Why IAC/InterActiveCorp Shares Popped

Although we don't believe in timing the market or panicking over market movements, we do like to keep an eye on big changes -- just in case they're material to our investing thesis.

What: Shares of IAC/InterActiveCorp rose 14% Thursday after the Internet media specialist announced it is reorganizing to create a new Match Group business helmed by current IAC CEO Greg Blatt.

So what: Initially, Match Group will consist of IAC's Match businesses, Tutor.com, DailyBurn, and IAC's  investment in Skyllzone. Blatt, for his part, will step down as IAC CEO to become chairman of Match Group, and will continue reporting directly to IAC chairman and senior executive Barry Diller.

Meanwhile, Match CEO Sam Yagan will become CEO of the new Match Group, where he'll report to Blatt and focus on the dating businesses, best practices across the new venture, and "expanding the Match Group beyond its current verticals."

Now what: Remember, IAC is currently comprised of more than 150 brands, with some of the remaining notable brands including Ask.com, About.com, HomeAdvisor, and Vimeo. As it stands, I think investors are right to applaud the value-optimizing move given IAC's wide-reaching empire, especially considering its resulting decentralized management structure could potentially lead to a spinoff down the road.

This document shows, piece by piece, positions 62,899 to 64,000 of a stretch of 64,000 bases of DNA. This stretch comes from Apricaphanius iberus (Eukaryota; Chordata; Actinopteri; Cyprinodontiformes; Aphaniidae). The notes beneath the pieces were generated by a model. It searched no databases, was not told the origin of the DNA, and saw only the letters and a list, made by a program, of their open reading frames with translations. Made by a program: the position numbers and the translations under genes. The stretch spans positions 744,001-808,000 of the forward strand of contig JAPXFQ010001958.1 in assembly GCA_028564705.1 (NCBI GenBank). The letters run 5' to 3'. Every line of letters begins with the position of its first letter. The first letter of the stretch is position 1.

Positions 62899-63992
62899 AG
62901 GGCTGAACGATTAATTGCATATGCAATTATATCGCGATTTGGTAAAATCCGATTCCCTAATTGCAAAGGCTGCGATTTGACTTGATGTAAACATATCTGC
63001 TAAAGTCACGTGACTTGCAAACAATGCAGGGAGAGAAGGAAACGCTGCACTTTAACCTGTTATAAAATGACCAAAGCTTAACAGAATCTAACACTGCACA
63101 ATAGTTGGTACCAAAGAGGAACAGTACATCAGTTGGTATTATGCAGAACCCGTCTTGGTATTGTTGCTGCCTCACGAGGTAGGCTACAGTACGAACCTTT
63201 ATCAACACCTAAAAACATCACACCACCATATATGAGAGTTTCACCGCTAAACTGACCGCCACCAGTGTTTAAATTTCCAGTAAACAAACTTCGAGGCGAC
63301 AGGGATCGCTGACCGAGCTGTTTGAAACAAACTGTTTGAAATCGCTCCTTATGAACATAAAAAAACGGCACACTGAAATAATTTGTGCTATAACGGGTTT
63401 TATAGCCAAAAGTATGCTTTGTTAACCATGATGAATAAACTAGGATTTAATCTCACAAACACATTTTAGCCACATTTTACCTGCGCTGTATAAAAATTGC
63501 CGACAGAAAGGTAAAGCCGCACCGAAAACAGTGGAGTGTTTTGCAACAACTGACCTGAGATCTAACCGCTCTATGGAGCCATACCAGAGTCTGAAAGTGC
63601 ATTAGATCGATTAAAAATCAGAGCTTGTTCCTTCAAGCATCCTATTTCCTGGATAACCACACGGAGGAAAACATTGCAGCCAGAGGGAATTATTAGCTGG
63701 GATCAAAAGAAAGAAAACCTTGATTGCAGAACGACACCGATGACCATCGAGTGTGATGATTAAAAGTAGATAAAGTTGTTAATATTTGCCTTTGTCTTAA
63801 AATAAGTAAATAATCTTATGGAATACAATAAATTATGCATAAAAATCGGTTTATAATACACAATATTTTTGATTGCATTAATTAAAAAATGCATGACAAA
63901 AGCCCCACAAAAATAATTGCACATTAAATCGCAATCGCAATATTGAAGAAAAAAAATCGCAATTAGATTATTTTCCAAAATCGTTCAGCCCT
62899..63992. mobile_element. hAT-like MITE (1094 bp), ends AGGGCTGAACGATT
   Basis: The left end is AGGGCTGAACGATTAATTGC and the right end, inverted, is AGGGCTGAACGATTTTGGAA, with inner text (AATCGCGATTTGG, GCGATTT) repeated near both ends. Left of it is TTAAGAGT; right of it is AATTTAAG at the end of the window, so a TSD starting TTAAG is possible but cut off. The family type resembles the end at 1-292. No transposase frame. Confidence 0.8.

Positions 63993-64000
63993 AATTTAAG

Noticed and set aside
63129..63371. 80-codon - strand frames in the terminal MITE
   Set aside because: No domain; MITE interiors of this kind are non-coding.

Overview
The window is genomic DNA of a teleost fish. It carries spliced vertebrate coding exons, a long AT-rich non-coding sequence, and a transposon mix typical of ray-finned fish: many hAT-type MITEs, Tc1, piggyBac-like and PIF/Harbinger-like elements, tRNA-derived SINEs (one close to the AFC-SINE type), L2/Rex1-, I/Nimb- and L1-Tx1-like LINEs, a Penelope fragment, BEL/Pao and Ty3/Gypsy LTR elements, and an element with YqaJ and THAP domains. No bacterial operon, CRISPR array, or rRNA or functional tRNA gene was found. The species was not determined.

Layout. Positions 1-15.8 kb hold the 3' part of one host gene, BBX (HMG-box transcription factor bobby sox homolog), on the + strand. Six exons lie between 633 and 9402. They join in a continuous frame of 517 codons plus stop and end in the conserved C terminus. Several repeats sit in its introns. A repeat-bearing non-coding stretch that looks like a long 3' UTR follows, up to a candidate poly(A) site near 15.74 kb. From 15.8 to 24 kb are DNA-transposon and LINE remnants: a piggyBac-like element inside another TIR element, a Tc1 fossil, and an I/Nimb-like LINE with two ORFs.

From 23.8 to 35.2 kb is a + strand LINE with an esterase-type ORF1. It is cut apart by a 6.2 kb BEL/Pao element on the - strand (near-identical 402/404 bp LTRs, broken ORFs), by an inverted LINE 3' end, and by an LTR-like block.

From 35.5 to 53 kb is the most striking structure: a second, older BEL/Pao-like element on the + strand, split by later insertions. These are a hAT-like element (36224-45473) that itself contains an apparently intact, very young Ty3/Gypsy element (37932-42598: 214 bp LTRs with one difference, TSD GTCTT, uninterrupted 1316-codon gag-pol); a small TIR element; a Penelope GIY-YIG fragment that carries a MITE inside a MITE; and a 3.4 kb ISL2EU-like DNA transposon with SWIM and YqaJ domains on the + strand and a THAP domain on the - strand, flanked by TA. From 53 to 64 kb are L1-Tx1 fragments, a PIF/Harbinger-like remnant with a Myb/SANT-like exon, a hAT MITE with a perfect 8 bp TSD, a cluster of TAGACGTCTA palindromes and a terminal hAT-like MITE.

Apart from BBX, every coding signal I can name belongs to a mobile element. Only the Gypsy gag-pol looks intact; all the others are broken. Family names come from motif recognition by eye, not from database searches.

Despite its sluggish 6% year-over-year top-line growth last quarter, IAC did manage to more than double net income over the same period. This, in turn, has propelled its stock near all-time highs. But with shares currently sitting around 24 times last year's earnings -- and apart from creating value by breaking up its many businesses -- I just can't seem to get excited about IAC's prospects as a compelling long-term investment. For now, I think investors have plenty of better options to put their money to work.

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The article Why IAC/InterActiveCorp Shares Popped originally appeared on Fool.com.

Fool contributor Steve Symington has no position in any stocks mentioned, and neither does The Motley Fool. Try any of our Foolish newsletter services free for 30 days. We Fools may not all hold the same opinions, but we all believe that considering a diverse range of insights makes us better investors. The Motley Fool has a disclosure policy.

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